How pneumonia happens, infections that lead to pneumonia, and more.
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A lot of people think of pneumonia as a case of a cold gone haywire, but there is so much more to the disease than that. And knowing exactly what pneumonia is can help you protect yourself and the people you love.
"Pneumonia is caused by a bacterial, viral or fungal infection," says Dr. MeiLan Han, MD, spokesperson for the American Lung Association. "It can cause damage to the thin lining of our lungs. Our lungs actually harbor healthy bugs—pneumonia happens when unhealthy bugs get inside and take over."
Read on to find out the full 411 on pneumonia, as explained by doctors—and what action to take if you think you have it.
How Does Pneumonia Happen?
Pneumonia may indeed result as a complication of a less severe illness like the flu, if that flu hangs on without getting better. When do you know you might have developed pneumonia? According to the Mayo Clinic, symptoms to watch out for include:
Chest pain when breathing or coughing
Cough, often with phlegm
Spiking a fever, sweats and chills
Nausea, vomiting or diarrhea
"Coughing up blood or really severe shortness of breath should be even more alarming, and you should seek medical attention if you experience it," says Han.
Related: 10 Easy Ways to Prevent the Flu
What Kind Of Infections Could Progress To Pneumonia?
When you do seek medical attention, your doctor will try to figure out what type of infection is causing your pneumonia, in order to treat it swiftly and effectively. Here are the different types of infections you may have and how they cause pneumonia:
Bacteria. Most often, strep will cause pneumonia. You can get it this way on its own or after you've had a cold or the flu. It may affect one part (lobe) of the lung—this kind of infection is called lobar pneumonia.
Bacteria-like organisms often cause "walking pneumonia," which usually isn't severe enough to require bed rest.
Fungi. This kind of pneumonia often affects those with weakened immune systems, and can be inhaled during exposure to soil or bird droppings.
Viruses. Cold and flu viruses can cause pneumonia—viral pneumonia is usually pretty mild, but can also cause complications if not treated properly.
Who Is Most Likely To Get Pneumonia?
Your odds are greater if:
You're hospitalized. You may be exposed to bugs more easily.
If you have a weakened immune system from another disease or condition like HIV/AIDS.
If you smoke, because smoking reduces your body's ability to fight off infection well. What about vaping? "There's not tons of clinical data available yet on this, but some research does suggest that vaping causes inflammation that impairs your body's ability to fight infection," says Han.
What Complications Can Pneumonia Cause?
Sepsis. This is a system-wide infection in which pneumonia bacteria can move through your bloodstream and potentially cause your organs to fail.
Fluid around your lungs (called a pleural effusion). Pneumonia may cause fluid to build up in the thin space between layers of tissue in your lungs—if this fluid gets infected, it has to be drained through a tube or by surgery.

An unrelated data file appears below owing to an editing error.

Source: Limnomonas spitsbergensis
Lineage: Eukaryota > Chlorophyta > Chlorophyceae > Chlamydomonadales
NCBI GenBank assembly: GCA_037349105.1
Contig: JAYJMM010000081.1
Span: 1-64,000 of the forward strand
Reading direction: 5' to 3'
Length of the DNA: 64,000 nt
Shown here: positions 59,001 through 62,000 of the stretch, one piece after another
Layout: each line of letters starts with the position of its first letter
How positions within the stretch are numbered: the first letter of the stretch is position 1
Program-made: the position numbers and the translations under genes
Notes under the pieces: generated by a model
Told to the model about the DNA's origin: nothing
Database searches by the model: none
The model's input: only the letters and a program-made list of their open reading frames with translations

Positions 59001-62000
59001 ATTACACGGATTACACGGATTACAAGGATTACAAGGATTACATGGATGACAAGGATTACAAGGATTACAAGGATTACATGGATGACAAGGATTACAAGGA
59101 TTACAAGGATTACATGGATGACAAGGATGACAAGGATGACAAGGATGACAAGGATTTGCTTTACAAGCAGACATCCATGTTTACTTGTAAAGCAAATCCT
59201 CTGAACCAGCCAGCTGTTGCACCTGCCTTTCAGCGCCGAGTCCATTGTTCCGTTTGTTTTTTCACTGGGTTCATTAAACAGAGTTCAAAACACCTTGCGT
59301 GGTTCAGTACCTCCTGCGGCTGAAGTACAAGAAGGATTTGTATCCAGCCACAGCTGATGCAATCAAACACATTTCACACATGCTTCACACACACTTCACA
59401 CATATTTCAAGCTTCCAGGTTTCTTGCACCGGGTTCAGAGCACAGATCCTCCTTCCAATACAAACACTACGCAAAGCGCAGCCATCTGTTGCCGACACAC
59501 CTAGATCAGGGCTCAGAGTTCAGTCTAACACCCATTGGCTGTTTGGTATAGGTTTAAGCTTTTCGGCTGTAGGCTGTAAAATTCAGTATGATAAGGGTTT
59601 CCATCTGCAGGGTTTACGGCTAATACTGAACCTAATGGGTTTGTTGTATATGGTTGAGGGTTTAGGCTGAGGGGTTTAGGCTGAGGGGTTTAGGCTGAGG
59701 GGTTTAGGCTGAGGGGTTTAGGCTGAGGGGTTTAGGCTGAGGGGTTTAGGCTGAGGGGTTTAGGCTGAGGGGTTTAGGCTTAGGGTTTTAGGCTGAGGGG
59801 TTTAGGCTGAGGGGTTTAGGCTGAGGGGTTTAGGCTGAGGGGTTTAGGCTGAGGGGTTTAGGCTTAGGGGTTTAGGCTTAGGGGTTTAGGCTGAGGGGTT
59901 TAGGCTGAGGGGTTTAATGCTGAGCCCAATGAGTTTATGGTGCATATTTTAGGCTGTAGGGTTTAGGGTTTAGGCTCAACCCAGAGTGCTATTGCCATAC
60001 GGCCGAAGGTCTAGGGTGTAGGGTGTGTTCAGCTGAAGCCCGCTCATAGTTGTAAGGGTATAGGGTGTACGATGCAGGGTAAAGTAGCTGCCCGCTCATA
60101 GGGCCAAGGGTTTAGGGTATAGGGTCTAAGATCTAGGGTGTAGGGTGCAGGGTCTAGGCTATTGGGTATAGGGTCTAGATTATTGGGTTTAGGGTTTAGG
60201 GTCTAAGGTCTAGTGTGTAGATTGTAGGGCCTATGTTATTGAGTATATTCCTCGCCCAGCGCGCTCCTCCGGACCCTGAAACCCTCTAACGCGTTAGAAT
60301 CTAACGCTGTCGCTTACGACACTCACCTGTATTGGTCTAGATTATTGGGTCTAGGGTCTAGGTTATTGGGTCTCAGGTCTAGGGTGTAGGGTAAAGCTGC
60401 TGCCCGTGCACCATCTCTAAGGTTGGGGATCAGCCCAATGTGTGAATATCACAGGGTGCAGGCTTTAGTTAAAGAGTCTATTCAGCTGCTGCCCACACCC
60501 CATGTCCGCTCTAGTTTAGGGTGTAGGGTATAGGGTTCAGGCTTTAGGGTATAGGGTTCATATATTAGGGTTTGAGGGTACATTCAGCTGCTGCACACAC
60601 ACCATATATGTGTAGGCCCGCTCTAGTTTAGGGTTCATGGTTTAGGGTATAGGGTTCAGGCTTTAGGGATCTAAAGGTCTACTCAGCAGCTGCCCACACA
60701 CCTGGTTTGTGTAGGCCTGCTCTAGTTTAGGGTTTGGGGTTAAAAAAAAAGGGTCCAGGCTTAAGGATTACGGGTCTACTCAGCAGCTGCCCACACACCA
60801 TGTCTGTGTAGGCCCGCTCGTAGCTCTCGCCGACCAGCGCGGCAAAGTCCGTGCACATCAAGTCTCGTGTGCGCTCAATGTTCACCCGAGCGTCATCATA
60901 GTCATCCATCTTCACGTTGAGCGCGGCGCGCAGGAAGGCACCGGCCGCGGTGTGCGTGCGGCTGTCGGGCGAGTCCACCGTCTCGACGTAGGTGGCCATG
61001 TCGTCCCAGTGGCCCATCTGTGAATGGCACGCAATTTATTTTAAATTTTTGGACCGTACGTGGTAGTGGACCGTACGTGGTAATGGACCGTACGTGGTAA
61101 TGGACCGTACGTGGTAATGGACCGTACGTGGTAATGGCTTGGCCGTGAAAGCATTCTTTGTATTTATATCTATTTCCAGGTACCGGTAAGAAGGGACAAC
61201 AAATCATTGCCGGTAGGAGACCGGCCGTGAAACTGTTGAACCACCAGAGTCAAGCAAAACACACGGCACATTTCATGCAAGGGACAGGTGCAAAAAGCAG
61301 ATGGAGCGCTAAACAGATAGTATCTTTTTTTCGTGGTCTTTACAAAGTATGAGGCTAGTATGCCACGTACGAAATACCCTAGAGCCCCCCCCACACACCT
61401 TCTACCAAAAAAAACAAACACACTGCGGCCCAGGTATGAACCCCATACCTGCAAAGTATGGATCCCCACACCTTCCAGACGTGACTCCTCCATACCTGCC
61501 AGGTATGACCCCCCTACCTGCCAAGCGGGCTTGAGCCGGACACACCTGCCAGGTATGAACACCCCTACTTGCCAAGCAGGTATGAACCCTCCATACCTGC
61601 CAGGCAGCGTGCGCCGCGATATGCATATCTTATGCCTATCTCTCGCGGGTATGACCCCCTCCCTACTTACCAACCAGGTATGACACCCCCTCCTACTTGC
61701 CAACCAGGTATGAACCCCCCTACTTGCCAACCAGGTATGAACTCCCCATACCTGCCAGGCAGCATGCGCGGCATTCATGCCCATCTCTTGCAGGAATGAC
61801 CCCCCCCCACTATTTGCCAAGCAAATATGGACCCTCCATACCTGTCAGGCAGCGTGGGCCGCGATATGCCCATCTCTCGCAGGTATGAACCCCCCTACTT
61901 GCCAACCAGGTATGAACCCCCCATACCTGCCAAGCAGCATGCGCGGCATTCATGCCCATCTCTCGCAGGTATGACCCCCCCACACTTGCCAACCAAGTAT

A lung abscess, where pus forms in a cavity in the lung, and you need antibiotic treatment or surgery.
How Is Pneumonia Diagnosed?
According to data from Harvard Medical School. your physician will perform a check to see if you are breathing rapidly, then see if there's a purplish hue in your lips, fingernails or hands because these symptoms can indicate that you have low levels of oxygen in your blood. Your doctor will listen for abnormal sounds from your lungs. "We can't tell for sure if you have pneumonia until you have a regular X-ray and then often a CT scan," says Han. "So we'll do that to confirm the diagnosis."
In terms of treatment, "antibiotics are the standard course," Han continues.
"If you're hospitalized for severe pneumonia, you'll basically be given stronger antibiotics than you would be given as an outpatient. It can take six to eight weeks to recover from pneumonia completely, meaning your follow-up chest x-ray will be completely clear. You have to slowly build back up to your normal activity level, because pneumonia can really wipe you out, fatigue-wise."
How Can I Prevent Pneumonia In The First Place?
According to Harvard Medical School, get vaccinated if your doctor recommends it (which will be if you smoke, for sure). Currently, a 2 vaccine strategy is prescribed: PCV13 (Prevnar) and PPSV23 (Pneumovax) given several months apart. In addition to antibiotics, other treatments for pneumonia include rest, adequate fluid, and supplemental oxygen to raise the level of oxygen in the blood. If you have a cold or bronchitis and your symptoms don't get better in a week, definitely see your doctor to get evaluated. Take pneumonia seriously—and take action right away!
Want to stay healthy? Check out these easy tips for boosting your immune system.
Dr. MeiLan Han, MD, spokesperson for the American Lung Association